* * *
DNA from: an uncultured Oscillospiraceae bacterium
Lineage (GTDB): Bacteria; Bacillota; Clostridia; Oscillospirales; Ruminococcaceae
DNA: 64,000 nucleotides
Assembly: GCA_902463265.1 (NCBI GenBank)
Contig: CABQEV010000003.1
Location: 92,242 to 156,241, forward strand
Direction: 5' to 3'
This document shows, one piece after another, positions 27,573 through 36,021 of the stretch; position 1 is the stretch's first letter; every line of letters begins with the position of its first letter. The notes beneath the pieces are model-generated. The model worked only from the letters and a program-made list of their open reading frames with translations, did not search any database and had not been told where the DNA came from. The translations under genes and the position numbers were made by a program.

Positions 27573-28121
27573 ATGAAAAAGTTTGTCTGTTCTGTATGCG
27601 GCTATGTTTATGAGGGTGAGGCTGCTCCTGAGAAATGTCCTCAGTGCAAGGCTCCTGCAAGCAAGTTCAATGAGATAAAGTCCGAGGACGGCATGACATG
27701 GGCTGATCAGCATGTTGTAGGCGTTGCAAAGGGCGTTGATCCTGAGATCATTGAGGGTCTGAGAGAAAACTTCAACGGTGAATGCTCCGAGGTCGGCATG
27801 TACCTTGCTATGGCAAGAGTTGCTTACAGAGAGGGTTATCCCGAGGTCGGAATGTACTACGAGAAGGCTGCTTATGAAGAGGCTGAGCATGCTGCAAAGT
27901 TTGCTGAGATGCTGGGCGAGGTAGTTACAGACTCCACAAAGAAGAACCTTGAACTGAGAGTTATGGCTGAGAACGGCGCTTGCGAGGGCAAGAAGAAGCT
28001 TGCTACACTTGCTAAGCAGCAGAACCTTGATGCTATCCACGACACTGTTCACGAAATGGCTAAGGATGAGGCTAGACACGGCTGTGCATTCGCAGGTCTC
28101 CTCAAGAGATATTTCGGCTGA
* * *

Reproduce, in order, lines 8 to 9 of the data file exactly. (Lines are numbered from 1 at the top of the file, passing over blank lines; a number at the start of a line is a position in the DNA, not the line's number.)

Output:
This document shows, one piece after another, positions 27,573 through 36,021 of the stretch; position 1 is the stretch's first letter; every line of letters begins with the position of its first letter. The notes beneath the pieces are model-generated. The model worked only from the letters and a program-made list of their open reading frames with translations, did not search any database and had not been told where the DNA came from. The translations under genes and the position numbers were made by a program.

Positions 27573-28121